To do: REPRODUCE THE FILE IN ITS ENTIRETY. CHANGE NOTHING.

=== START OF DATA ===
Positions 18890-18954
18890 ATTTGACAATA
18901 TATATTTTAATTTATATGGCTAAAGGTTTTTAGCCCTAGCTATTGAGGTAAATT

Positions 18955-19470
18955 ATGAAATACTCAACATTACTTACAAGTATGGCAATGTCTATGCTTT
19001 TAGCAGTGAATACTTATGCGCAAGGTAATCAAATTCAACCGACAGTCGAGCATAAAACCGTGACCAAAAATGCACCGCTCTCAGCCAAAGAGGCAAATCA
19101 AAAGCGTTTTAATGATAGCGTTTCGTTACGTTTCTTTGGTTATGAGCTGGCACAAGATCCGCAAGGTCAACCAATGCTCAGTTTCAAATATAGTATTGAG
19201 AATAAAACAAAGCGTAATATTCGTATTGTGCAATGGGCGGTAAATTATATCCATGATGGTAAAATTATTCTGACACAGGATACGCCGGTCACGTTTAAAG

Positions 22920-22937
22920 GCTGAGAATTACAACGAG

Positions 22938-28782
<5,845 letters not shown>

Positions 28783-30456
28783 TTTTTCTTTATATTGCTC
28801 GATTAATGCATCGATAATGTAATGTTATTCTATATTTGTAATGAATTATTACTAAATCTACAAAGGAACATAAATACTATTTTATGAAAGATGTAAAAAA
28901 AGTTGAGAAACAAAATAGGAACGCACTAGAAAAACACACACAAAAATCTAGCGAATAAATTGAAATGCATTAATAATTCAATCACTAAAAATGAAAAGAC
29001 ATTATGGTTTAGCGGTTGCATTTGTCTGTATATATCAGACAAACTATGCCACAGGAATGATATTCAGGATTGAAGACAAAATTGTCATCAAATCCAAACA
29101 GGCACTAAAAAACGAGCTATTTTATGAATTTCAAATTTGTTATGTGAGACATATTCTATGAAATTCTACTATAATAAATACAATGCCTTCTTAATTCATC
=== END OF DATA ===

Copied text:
Positions 18890-18954
18890 ATTTGACAATA
18901 TATATTTTAATTTATATGGCTAAAGGTTTTTAGCCCTAGCTATTGAGGTAAATT

Positions 18955-19470
18955 ATGAAATACTCAACATTACTTACAAGTATGGCAATGTCTATGCTTT
19001 TAGCAGTGAATACTTATGCGCAAGGTAATCAAATTCAACCGACAGTCGAGCATAAAACCGTGACCAAAAATGCACCGCTCTCAGCCAAAGAGGCAAATCA
19101 AAAGCGTTTTAATGATAGCGTTTCGTTACGTTTCTTTGGTTATGAGCTGGCACAAGATCCGCAAGGTCAACCAATGCTCAGTTTCAAATATAGTATTGAG
19201 AATAAAACAAAGCGTAATATTCGTATTGTGCAATGGGCGGTAAATTATATCCATGATGGTAAAATTATTCTGACACAGGATACGCCGGTCACGTTTAAAG

Positions 22920-22937
22920 GCTGAGAATTACAACGAG

Positions 22938-28782
<5,845 letters not shown>

Positions 28783-30456
28783 TTTTTCTTTATATTGCTC
28801 GATTAATGCATCGATAATGTAATGTTATTCTATATTTGTAATGAATTATTACTAAATCTACAAAGGAACATAAATACTATTTTATGAAAGATGTAAAAAA
28901 AGTTGAGAAACAAAATAGGAACGCACTAGAAAAACACACACAAAAATCTAGCGAATAAATTGAAATGCATTAATAATTCAATCACTAAAAATGAAAAGAC
29001 ATTATGGTTTAGCGGTTGCATTTGTCTGTATATATCAGACAAACTATGCCACAGGAATGATATTCAGGATTGAAGACAAAATTGTCATCAAATCCAAACA
29101 GGCACTAAAAAACGAGCTATTTTATGAATTTCAAATTTGTTATGTGAGACATATTCTATGAAATTCTACTATAATAAATACAATGCCTTCTTAATTCATC